Table of Contents
Journal of Applied Chemistry
Volume 2013, Article ID 930356, 10 pages
Research Article

Performance of the Biocompatible Surfactant Tween 80, for the Formation of Microemulsions Suitable for New Pharmaceutical Processing

Departamento de Ingeniería Química, Facultad de Ciencias Químicas, Universidad Complutense de Madrid, Avenue Complutense s/n, 28040 Madrid, Spain

Received 30 April 2013; Accepted 24 June 2013

Academic Editor: Rassoul Dinarvand

Copyright © 2013 Cristina Prieto and Lourdes Calvo. This is an open access article distributed under the Creative Commons Attribution License, which permits unrestricted use, distribution, and reproduction in any medium, provided the original work is properly cited.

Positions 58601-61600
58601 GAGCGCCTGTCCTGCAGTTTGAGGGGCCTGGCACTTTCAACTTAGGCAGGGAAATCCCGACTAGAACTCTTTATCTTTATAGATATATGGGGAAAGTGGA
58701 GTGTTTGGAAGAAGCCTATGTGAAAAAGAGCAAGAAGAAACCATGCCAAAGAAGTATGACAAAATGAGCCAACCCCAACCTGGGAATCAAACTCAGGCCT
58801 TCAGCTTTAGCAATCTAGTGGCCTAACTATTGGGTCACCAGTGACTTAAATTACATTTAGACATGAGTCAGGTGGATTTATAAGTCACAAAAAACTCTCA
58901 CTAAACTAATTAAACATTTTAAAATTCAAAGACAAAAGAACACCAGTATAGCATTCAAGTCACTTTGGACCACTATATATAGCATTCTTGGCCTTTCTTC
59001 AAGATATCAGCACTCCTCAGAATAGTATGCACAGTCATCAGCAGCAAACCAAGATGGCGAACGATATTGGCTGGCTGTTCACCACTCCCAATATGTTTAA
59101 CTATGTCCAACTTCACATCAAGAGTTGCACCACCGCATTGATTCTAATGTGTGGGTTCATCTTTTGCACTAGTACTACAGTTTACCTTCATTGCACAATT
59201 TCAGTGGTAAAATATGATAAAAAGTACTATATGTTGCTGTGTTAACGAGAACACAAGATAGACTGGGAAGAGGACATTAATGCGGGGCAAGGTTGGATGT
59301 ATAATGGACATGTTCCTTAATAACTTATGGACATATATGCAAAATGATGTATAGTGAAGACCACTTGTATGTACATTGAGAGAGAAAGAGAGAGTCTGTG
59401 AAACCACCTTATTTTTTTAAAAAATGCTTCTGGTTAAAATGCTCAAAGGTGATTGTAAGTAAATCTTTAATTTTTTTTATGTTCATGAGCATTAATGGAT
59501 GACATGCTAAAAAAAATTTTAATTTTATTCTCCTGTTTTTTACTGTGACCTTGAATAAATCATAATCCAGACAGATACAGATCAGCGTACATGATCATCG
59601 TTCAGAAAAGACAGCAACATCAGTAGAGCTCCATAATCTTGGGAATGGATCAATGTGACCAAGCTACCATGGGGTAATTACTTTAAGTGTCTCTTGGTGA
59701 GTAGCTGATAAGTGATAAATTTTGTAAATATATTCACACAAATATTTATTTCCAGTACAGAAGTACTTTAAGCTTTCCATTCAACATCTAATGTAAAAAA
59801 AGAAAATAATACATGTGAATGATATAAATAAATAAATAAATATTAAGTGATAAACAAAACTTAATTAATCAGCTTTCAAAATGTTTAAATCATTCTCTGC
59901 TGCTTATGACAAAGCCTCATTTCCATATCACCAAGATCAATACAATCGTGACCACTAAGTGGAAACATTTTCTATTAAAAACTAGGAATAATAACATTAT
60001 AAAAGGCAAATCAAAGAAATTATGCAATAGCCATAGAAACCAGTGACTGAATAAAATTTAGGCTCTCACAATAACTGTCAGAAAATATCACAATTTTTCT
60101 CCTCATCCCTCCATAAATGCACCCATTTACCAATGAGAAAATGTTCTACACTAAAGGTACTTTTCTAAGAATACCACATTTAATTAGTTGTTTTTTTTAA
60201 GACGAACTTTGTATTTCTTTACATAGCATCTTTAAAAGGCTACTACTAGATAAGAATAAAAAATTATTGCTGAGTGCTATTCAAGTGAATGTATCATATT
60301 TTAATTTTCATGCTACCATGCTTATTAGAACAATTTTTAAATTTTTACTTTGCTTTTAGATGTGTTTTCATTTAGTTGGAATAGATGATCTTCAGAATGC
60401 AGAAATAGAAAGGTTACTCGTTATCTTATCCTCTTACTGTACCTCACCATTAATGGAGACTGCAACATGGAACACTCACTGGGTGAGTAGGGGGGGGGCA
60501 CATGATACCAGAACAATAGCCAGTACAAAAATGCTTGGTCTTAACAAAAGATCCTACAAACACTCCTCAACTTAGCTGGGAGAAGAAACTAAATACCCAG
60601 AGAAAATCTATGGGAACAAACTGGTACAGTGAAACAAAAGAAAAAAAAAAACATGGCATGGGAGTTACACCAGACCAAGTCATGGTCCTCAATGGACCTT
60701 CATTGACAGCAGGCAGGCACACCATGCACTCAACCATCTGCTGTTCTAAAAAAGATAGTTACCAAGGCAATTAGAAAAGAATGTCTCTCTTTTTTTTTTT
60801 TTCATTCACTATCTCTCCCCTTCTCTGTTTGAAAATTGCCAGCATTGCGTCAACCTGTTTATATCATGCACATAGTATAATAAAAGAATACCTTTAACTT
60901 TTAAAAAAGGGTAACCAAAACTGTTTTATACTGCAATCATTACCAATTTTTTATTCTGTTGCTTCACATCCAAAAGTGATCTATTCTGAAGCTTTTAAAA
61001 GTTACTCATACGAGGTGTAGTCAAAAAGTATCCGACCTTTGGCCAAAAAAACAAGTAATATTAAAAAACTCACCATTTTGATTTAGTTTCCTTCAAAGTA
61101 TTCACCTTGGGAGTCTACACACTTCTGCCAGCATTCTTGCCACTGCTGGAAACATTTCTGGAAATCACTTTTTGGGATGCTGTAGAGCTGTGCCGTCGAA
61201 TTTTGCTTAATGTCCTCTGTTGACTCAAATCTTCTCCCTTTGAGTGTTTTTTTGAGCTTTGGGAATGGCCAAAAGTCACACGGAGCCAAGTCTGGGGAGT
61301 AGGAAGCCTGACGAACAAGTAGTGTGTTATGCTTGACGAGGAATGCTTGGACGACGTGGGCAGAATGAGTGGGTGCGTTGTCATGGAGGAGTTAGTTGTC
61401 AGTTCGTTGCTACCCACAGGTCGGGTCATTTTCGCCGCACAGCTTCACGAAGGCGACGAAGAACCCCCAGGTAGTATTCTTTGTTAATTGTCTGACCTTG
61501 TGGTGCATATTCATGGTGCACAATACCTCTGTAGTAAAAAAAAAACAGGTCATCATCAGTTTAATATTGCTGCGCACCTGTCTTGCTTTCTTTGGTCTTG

The aim of this work was to investigate the phase behaviour and the structure of the n-hexane/water emulsions based on a nonionic, nontoxic and biocompatible surfactant, Tween 80. This system is of interest for new pharmaceutical techniques based on supercritical fluids to form nano- and encapsulated particles. However, it showed a lack of stability denoted by large areas of macroemulsion. For this reason, the effect of additives (alcohols and brine) and external variables (temperature) were explored. The replacement of water by brine caused negligible impact due to the nonionic character of Tween 80. On the contrary, the presence of an alcohol (ethanol or 1-butanol) enhanced the solubility of the surfactant in the oil phase and decreased the mixture viscosity, resulting in improved surface activity. Similar results were obtained by raising the temperature until the cloud point was reached (60°C). With these modifications, microemulsions at relatively low concentrations of surfactant (around 30%) and within a broad interval of compositions could be obtained, widening their possible use in pharmaceuticals manufacturing (such as controlled drug delivery, enzymatic reactions, or excipient processing). The understanding of the surfactant performance could be further used to substitute the n-hexane by a greener solvent, such as supercritical CO2.